The Kazakh foreign ministry must take steps to gain international recognition of the Asharshylyk (the vast famine of the 1930s, in which around a third of the Kazakh population is estimated to have died and another 15% fled the country) as a genocide against the Kazakh people, Mazhilis (lower chamber of parliament) deputies from the party Ak Zhol have demanded. The story was reported by Tengrinews.kg (in Russian).
According to the parliamentarians, recognition of the famine as a genocide “organised by the totalitarian power of the Bolsheviks” should ultimately be sought from the UN, the OSCE, the US Congress, the European Parliament and other organisations.
“For comparison, the Holodomor in Ukraine, which has been recognised by the international community, caused the deaths of 3.9 million people, while, according to recent publications by Ukrainian researchers themselves, the estimated number of victims in Kazakhstan is more than 4 million – 70% of our people,” MP Berik Dyusembinov said to Deputy Prime Minister Yeraly Tugzhanov during a parliamentary question session.
The Mazhilis deputy stressed that “as long as we fail to recognise their deaths for what they really were, our debt to these innocently tormented souls has not been acquitted”. Dyusembinov also proposed making decommunisation a part of state policy in Kazakhstan. He justified this by saying that in recent years various actors have been making efforts to “mythologise and propagandise for Stalinism”.
“Only by fully appreciating the events of the famine and repressions of the 1930s can we finish the work started by our first president Nursultan Nazarbaev in 1993 for the rehabilitation of the victims of this tragedy,” he concluded.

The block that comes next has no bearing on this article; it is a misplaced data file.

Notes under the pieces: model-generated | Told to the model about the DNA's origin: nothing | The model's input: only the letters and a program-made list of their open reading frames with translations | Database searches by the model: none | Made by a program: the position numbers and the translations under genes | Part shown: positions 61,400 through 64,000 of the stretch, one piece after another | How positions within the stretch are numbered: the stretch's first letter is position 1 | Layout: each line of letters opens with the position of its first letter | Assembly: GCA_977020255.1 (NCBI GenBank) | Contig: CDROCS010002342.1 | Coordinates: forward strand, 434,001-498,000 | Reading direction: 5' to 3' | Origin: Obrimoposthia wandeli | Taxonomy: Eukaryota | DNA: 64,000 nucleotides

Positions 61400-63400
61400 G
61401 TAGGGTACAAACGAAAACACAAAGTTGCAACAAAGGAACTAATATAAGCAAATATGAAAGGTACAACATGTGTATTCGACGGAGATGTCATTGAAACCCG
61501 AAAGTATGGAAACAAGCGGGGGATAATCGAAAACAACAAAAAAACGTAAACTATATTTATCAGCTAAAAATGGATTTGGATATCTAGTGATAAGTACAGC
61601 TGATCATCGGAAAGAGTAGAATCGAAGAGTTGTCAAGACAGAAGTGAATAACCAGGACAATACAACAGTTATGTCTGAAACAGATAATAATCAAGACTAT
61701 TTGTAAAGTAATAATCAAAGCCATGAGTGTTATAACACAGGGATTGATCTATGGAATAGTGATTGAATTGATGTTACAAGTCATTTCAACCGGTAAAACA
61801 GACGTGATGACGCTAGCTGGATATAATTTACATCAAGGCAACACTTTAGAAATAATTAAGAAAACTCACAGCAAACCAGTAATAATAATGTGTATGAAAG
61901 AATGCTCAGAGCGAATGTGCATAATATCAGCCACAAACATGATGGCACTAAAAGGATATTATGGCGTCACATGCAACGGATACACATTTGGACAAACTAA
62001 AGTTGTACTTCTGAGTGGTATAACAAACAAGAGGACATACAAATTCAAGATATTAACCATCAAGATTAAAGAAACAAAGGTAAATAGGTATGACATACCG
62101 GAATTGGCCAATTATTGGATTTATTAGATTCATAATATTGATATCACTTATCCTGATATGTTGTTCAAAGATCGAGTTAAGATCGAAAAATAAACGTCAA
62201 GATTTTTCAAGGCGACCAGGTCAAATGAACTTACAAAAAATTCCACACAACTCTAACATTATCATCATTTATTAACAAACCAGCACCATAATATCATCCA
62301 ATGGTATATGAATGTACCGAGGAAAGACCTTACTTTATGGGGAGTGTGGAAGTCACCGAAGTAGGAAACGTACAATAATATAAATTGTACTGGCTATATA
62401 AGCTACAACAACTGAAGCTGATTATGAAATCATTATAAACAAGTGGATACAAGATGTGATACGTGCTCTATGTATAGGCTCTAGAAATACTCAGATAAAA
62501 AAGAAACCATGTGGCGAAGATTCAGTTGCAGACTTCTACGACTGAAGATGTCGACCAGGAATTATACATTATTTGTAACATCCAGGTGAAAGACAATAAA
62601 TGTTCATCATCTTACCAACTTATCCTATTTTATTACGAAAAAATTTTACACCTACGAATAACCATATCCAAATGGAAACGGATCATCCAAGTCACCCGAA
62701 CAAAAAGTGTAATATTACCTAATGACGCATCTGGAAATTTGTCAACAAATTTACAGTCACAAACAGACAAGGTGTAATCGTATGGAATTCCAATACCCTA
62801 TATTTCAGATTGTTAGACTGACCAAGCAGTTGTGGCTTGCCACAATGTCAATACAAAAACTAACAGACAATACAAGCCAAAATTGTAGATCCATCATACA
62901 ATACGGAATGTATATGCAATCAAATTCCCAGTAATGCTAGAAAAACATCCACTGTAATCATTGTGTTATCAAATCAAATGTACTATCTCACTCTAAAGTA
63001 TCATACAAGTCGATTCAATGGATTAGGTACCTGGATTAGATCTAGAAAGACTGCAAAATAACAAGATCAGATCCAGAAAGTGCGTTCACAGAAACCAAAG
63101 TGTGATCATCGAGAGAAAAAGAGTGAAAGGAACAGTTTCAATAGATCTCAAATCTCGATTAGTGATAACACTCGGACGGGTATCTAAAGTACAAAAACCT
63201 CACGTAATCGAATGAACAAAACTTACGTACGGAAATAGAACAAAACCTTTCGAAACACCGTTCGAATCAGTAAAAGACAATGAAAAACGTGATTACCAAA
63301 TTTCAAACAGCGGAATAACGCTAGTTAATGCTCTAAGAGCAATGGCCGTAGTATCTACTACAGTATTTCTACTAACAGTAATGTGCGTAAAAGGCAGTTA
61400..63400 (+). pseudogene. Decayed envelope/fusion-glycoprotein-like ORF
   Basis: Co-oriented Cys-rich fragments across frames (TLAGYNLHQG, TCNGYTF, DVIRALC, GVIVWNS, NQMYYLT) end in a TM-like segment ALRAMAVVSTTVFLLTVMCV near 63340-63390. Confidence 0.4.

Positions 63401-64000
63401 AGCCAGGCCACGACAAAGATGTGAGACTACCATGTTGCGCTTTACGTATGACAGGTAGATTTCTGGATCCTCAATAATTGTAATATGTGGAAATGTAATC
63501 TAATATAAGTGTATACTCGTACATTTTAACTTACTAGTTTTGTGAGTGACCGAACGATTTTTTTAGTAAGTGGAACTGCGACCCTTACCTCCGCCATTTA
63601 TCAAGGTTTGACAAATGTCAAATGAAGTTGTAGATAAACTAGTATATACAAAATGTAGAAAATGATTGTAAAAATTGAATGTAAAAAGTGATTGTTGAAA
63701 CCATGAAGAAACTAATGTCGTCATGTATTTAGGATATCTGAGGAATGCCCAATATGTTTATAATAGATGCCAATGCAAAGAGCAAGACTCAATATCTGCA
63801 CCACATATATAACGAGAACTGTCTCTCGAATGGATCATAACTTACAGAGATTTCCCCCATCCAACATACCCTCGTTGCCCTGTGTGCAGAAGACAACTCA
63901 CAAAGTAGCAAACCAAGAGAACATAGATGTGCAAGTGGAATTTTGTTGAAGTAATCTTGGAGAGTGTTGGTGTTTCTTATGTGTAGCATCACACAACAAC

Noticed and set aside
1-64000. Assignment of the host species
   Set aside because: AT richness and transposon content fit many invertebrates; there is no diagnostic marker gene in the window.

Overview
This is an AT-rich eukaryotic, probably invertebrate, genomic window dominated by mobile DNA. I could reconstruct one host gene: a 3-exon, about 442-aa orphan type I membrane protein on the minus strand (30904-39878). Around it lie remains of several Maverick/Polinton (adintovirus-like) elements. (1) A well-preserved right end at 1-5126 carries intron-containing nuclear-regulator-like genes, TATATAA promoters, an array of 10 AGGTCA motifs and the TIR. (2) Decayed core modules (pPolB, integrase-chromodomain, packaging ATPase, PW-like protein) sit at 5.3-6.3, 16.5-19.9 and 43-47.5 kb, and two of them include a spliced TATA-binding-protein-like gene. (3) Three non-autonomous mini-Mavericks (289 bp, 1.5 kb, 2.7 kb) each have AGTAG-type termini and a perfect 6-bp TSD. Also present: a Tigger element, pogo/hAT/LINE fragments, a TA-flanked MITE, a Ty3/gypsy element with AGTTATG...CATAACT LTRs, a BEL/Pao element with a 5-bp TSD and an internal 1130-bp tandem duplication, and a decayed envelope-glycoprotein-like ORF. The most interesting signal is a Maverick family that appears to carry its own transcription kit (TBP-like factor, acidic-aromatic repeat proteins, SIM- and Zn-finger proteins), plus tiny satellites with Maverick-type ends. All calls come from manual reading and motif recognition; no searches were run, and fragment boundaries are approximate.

Researchers on the famine have yet to reach a unified view of how many people died in the Kazakh Asharshylyk. Most Western academics put the figure at 1.5 million (the vast majority of them ethnic Kazakhs). Demographer Sergei Maksudov gives the figure 1.45 million ethnic Kazakhs and 100,000 representatives of other nationalities. Some Kazakh researchers cite higher figures, the greatest of which is 2.5 million.
In 1997, Nazarbaev declared 31 May the Day of Remembrance for Victims of Political Repression. Later the words “...and Famine” were added to the official title, yet the famine continues to receive relatively little official coverage. State TV news channel Khabar 24’s coverage of the occasion last Sunday mentioned the word famine in the day’s official title at the very start but then focused exclusively on political repression.
At the end of May, Kazakh president Qasym-Zhomart Toqaev ordered the establishment of a state commission for the rehabilitation of the victims of political repressions. He emphasised that such a step is necessary to “complete work to re-establish historical justice”.
In a recent study previously covered on this site, US academic James Richter has written that the level of official coverage of the central Soviet authorities’ crimes against the Kazakh people depends to a large extent on the Kazakh government’s shifting interest in distancing itself or drawing closer to Russia. The relative lack of prominence of the Asharshylyk in public debate compared with the Holodomor in Ukraine is also explained in part by the Nazarbaev regime’s unwillingness to rock the boat internally and desire to assure the consolidation of old and new elites. “With Nazarbaev’s retreat into the background and increasing competition for power between different sections of the Kazakh elite, the politicisation of the famine is only likely to become more and more pronounced,” the article concludes, paraphrasing Richter.
The Ak Zhol party was recently part of efforts to create an “official” opposition in the Kazakh parliament, though many doubt its real opposition status.